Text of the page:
The most important environments outside the courts where Persian literature could thrive were those provided by religious minorities and mystical circles. This didactic poetry influenced Sufi Islamic mystical poetry. He is a historically vague personality thought to have lived during the 11th century as a wandering dervish in the mountains of western Iran. These poems are written in a nonclassical Persian that includes many colloquialisms. He began his career as a poet at the court of Ghazna but turned his back on professional poetry, seeking instead the patronage of preachers and mystics for whom he wrote poems in all the poetic forms available to secular literature of his time.
In these poems the blending of the secular and the transcendental, which later became characteristic of this genre, can be seen. The term was adopted by dervishes who practiced a nonconformist way of life that rejected not only the world but also conventional piety, which they decried as hypocrisy. The qalandar acquired a strong symbolic value as a motif in Sufi poetry, especially in ghazal s. No ties of patronage are known in his case, nor are his connections to the Sufi communities existing in his time very clear. His output in poetry and prose is, however, considerable, although a number of the works carrying his name are forgeries made after his death.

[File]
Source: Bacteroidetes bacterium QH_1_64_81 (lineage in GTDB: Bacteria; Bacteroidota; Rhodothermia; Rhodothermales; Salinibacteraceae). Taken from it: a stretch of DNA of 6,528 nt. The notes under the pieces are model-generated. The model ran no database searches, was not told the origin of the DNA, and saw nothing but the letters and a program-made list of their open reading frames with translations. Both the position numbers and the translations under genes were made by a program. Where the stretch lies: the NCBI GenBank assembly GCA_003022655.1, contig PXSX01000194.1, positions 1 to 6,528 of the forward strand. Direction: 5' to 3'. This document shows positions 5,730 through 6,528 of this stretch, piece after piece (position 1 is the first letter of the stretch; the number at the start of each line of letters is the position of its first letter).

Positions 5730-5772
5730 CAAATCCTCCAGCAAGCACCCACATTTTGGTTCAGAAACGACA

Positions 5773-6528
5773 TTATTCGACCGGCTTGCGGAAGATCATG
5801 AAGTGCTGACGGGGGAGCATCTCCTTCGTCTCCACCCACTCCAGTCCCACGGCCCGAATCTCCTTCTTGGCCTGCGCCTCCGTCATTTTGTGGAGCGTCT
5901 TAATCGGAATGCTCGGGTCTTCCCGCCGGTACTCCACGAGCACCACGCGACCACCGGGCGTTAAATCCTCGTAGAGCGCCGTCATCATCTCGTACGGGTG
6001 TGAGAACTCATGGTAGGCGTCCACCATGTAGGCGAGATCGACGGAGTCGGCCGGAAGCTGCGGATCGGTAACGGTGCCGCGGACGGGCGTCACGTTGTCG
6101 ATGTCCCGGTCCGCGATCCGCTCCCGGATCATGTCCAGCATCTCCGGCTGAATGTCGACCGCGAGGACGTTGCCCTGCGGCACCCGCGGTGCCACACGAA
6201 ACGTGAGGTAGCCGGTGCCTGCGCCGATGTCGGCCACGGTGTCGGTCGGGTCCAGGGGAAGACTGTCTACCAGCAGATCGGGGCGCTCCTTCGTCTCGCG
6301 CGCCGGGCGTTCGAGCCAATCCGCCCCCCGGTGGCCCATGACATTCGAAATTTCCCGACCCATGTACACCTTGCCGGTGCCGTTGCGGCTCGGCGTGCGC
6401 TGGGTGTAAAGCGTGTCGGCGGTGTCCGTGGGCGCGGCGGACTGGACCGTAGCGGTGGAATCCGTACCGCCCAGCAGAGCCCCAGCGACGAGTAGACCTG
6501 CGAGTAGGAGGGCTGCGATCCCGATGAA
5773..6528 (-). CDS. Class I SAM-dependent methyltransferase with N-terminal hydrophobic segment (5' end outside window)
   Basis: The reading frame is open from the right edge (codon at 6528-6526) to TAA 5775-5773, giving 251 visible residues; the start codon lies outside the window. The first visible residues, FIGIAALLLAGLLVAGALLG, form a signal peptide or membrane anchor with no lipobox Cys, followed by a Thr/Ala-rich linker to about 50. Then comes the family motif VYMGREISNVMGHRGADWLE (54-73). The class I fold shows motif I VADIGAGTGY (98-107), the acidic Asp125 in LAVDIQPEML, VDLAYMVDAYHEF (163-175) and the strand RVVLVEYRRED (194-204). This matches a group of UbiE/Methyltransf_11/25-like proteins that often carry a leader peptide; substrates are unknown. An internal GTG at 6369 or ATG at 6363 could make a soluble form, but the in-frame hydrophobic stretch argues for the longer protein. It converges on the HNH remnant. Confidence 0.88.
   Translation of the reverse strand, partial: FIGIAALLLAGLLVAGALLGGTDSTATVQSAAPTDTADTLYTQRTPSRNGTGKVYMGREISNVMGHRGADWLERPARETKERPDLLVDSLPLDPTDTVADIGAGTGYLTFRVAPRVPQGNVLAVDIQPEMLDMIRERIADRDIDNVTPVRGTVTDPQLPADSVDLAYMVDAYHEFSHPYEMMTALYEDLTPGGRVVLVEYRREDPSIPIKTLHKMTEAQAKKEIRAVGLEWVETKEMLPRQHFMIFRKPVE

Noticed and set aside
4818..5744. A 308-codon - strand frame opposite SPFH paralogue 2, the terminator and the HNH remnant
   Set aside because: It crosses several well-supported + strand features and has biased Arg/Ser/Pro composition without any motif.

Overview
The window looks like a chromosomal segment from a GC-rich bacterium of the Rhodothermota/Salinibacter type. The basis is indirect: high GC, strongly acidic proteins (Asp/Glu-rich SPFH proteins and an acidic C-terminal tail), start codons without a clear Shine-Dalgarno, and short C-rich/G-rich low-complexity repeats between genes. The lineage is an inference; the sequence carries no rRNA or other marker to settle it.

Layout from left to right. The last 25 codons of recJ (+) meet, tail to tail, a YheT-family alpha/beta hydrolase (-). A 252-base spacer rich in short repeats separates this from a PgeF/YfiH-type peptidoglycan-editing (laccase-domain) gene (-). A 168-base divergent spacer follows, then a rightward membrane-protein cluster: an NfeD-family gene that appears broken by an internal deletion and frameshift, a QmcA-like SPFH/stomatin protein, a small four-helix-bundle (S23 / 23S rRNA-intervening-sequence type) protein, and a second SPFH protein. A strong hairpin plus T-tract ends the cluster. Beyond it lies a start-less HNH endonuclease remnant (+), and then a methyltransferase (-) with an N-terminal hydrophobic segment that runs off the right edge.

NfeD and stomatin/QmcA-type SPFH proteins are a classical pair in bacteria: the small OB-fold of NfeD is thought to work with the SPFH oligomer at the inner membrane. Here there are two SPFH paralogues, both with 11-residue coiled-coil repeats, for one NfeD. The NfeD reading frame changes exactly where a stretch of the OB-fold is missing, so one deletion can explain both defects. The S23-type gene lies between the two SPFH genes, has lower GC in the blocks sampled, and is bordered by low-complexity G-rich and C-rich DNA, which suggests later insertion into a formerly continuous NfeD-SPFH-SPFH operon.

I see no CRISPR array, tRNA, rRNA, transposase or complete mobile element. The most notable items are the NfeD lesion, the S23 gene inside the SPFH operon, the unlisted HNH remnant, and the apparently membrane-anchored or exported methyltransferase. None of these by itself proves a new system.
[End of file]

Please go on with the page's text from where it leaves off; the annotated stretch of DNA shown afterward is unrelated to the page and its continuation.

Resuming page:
Among his genuine works is a group of didactic masnawi s in which narrative plays an important role. A religious teacher, he became the spiritual head of a community of students that gradually developed into a circle of mystics who cultivated ritual based on poetry, music, and dance. We welcome suggested improvements to any of our articles. You can make it easier for us to review and, hopefully, publish your contribution by keeping a few points in mind. Your contribution may be further edited by our staff, and its publication is subject to our final approval.
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Persian literature - Wikipedia